RG: I can see why (having scouted high-schooler Yordy Cabrera)...
AA: ...Yeah, exactly. But I never worry about job security, contracts, someone trying to take my job. All I think about is the team all the time, how to win and get better.
RG: How did your first conversation with Jim Beattie go after he came on board? Wasn't he the first GM you called looking for a job as a kid?
AA: Yeah, I talked to him after I got the job. We had talked on the phone. He was looking to get back in the game. Obviously his credentials and his track record speak for itself. I kicked around having an advisor and a consultant. I still don't know where we're going to go with that. Right now I'm just going to play it out for the year. I have enough bodies and enough things on my plate right now that I don't have a job description right now. But I did tell him we're going to have some openings on the pro side. I know that when I worked with the Expos in 2002-2003 he was there as a pro scout, so I knew he had abilities certainly doing that. But it's Perry's department too and Perry needed to be comfortable with him and feel good about it. But I'd talked to Jim before. I've told everybody whether it's been player development and scouting. I'm not going to force a hire on anyone. Dana was my hire. I hired him specifically, he reports directly to me. He's working in the amateur side. But I've seen it in other instances in other organizations where a GM will implement someone into the development side and it undermines or impacts how people run their departments. How am I supposed to judge the director of a department if it's my staff that he's inherited.
RG: Perry had some interesting, funny comments about sitting in the room and hiring (former GMs) Ed Lynch and Beattie. Is that part of what you like to see in the development of the young guys that you work with. You want a guy to reach the point where he's capable of being a GM and you know that he wants it. Perry looks even younger than he is.
AA: A hundred percent. Perry brings a different dynamic because he grew up around the game. He's got a much different perspective for someone that didn't play than I would have or Tony would have. A lot of these other younger guys may have grown up reading a lot of Bill James things. Well (Perry's) been in clubhouses. He's been around players. He's been around coaching staffs. He's run spring training with the Rangers. He's done a lot of things I haven't been exposed to. He complements the department very well. He's worked around managers and he's got a feel for players. He knows make-up, what makes guys tick. Also you like to get guys from other organizations, because it's just experience. What have you done? What worked well? Perry's ceiling is very high. Andrew Tinnish's ceiling is very high. He worked in salary arbitration, worked in the office, scouted an area, worked in Florida for a year, cross-checked on the amateur side, basically was our pro scouting director last year. He's got the total package so I see these guys and they certainly have the ability.to get to that role.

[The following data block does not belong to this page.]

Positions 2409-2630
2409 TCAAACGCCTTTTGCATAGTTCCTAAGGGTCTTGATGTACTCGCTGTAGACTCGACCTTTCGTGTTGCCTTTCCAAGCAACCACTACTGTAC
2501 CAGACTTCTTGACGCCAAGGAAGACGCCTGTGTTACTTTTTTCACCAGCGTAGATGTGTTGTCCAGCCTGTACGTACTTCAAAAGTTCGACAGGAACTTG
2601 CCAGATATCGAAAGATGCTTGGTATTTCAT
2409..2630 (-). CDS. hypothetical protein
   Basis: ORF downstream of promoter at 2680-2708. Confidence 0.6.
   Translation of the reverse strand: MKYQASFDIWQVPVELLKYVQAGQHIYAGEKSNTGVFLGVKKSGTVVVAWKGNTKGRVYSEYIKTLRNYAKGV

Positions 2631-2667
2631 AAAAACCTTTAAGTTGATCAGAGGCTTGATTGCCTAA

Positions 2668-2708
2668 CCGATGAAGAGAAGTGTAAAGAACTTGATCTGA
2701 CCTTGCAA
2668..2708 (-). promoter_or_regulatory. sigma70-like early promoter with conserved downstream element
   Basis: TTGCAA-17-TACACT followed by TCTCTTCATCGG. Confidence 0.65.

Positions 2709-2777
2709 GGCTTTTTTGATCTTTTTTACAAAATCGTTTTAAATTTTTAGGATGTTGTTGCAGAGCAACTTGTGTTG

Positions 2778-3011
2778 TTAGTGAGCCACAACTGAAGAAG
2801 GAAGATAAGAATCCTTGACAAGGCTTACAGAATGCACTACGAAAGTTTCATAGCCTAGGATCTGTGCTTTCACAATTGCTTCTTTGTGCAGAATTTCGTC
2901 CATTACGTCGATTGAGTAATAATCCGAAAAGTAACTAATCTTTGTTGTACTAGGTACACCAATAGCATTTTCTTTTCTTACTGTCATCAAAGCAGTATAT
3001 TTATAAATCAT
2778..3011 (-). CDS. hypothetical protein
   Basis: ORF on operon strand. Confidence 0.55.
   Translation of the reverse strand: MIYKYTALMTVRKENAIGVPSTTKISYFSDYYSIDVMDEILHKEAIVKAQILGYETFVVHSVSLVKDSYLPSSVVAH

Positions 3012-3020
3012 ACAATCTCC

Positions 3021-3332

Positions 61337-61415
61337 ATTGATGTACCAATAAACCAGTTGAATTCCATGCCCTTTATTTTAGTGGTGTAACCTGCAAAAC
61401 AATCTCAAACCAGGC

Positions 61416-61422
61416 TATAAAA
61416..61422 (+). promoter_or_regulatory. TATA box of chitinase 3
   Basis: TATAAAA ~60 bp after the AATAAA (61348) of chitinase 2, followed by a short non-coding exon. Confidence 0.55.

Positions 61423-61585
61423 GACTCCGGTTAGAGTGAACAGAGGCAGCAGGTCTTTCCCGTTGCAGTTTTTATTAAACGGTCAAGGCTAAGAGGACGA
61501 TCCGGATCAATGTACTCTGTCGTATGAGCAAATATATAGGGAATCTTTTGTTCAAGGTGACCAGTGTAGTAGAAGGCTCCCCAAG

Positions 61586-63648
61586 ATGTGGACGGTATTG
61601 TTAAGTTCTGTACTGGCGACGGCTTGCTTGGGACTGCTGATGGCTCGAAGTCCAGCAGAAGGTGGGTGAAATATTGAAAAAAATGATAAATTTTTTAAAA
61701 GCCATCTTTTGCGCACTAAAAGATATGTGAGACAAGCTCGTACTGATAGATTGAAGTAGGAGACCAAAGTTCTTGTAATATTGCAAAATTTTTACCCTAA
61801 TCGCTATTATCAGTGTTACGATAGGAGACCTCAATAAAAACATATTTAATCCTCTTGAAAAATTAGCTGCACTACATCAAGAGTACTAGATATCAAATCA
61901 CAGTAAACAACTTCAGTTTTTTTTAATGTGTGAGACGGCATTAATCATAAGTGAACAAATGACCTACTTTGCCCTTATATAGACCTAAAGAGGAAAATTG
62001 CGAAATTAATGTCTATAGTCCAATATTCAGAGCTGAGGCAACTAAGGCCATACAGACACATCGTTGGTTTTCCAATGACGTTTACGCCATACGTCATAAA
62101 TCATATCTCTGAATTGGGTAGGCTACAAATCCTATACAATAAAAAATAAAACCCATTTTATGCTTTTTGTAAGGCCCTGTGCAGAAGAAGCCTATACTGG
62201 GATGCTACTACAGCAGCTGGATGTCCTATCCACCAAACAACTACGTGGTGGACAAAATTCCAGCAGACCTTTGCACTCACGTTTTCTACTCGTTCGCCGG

RG: It's clear that your relationship with Paul Beeston helped when it came to Rogers deciding who was going to have that job. When was the first time last summer that you noticed Beeston might have been paying attention to you more than casually.
AA: You know what, he did. There's no doubt that any time you get in this position – that's why I'm never going to take it for granted – I could have been in any other organization and still been in scouting. I was lucky. I had the right people. J.P. Gave me the opportunity. Certainly Paul gave me the opportunity. If you don't have the right person to support you to give you that opportunity. That's a lot of it. Certainly you work hard. You feel you're qualified. But there's no question, right place, right time, right opportunity, right setting. Paul never changed and I think that's by design. He's been around forever. He knows everybody in the office. He knows Jon Lalonde, Andrew, Ryan Mittleman. There was never any sense...it got a little bit uncomfortable at some points because the media would talk about it and things like that...
RG: We tried to stay away...
AA: I understand that and you guys understand it too that it was probably uncomfortable for a lot of people overall because you're still working, you're still loyal to the people that you work with. Paul never has changed. He's pretty straight forward. He treats everybody the same way. I think anyone who's an assistant GM people always talk about them as GM candidates. Tony (LaCava) could be a GM tomorrow. He certainly could ave been GM 10 years ago. He's qualified. He's ready to do it rght now. A lot of it is circumstances. It's also how much he believes in you and that's certainly part of it. I want to expose our guys to as many things as they can get exposed to. The same reason I gave Tony some salary arbitration stuff. The same reason I'm exposing Perry to some of the things we're doing on the office because he's always been ut in the field. He's always been evaluating. He's been around players. He's been around the team. That should only make him better. Andrew's done a lot of things. He's doing more on the amateur side leading a department, leading a staff. It's just going to make our staff stronger.